Amendment 48: Reply to the Gazette
The moment the egg is fertilized... it becomes a microscopic person with a unique genetic code. Similarly, the acorn becomes an oak tree, in seedling stage, when it germinates. Basic science tells us a sprouted acorn is not a lifeless mass; nor is a zygote.
A fertilized egg has a unique genetic code, true, and it is not a "lifeless mass," for it is definitely alive (as are the unfertilized egg and the sperm cell). But where does the Gazette get the notion that a fertilized egg is a "person," with all the same rights as a newborn? The editorial offers no answer.
Let us review what Amendment 48 would do. It would add a new section to Colorado's constitution stating, "As used in Sections 3, 6, and 25 of Article II of the state constitution, the terms 'person' or 'persons' shall include any human being from the moment of fertilization." Those other articles explicitly bestow the rights to life, liberty, property, equality of justice, and due process of law.
Amendment 48 does not say that a fertilized egg is alive, nor that it has human DNA, nor that it is a potential person. It says that a fertilized egg is a person, with all the legal rights of a born infant. And that is a key point that the Gazette steadfastly ignores.
The comparison to an oak tree is interesting though peripheral. I've never heard a single person call a sprouted acorn an "oak tree," and the two have obvious differences. Regardless, the comparison goes only so far, because a germinated acorn is not contained within and completely dependent upon the body of an oak tree, as a zygote is relative to a woman. That fact matters when it comes to individual rights, yet it is another crucial point the Gazette ignores.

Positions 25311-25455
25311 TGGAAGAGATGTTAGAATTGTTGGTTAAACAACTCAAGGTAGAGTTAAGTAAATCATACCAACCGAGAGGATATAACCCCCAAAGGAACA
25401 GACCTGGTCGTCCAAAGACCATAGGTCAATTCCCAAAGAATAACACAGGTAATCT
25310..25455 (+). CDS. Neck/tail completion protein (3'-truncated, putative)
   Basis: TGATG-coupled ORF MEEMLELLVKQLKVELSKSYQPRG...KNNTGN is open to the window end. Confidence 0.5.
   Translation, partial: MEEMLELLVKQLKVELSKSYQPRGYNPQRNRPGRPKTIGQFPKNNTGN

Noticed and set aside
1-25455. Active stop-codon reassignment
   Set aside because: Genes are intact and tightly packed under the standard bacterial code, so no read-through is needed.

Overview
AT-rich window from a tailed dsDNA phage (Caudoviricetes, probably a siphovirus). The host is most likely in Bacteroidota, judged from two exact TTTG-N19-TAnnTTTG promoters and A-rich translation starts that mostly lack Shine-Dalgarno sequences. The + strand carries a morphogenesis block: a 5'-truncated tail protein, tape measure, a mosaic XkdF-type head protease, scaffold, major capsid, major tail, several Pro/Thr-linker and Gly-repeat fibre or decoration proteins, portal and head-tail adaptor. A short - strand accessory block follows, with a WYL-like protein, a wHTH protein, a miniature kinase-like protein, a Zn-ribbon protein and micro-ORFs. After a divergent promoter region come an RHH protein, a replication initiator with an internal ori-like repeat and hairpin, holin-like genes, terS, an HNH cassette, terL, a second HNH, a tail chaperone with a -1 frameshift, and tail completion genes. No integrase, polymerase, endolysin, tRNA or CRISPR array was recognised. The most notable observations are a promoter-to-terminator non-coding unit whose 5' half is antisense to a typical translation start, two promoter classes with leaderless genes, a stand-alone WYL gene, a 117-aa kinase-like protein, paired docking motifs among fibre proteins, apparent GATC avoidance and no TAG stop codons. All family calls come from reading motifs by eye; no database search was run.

Amendment 48... would establish a rational, scientific, reasonable and legal definition of when human life begins.
This is wrong on two counts. First, Amendment 48 does not attempt to define when life begins; it attempts to define when personhood begins. Second, life does not begin at conception; it precedes conception.
Voting "yes" on Amendment 48 is a vote for honesty, not a decision to outlaw contraception, abortion, cloning or fetal stem cell research. ... The highest court in the land told all 50 states they must protect the rights of mothers to kill fetuses that haven't progressed into the third trimester of pregnancy.
However, the stated goal of the advocates of Amendment 48 is to use the measure in an attempt to overturn Roe v. Wade. If Amendment 48 were enforced -- which would depend on rolling back federal provisions -- then it would outlaw any act harmful to a fertilized egg, except perhaps abortion to save the woman's life.
But few Americans would support the needless torture of a fetus. Few would support the killing of a preborn child by a drunken driver or an attacker, against the mother's will. Some of America's most pro-choice citizens would object to gratuitous experimentation, abuse or killing of fetuses. A definition of unborn humans as "persons" would aid society in protecting some rights of the unborn, should society choose to do so.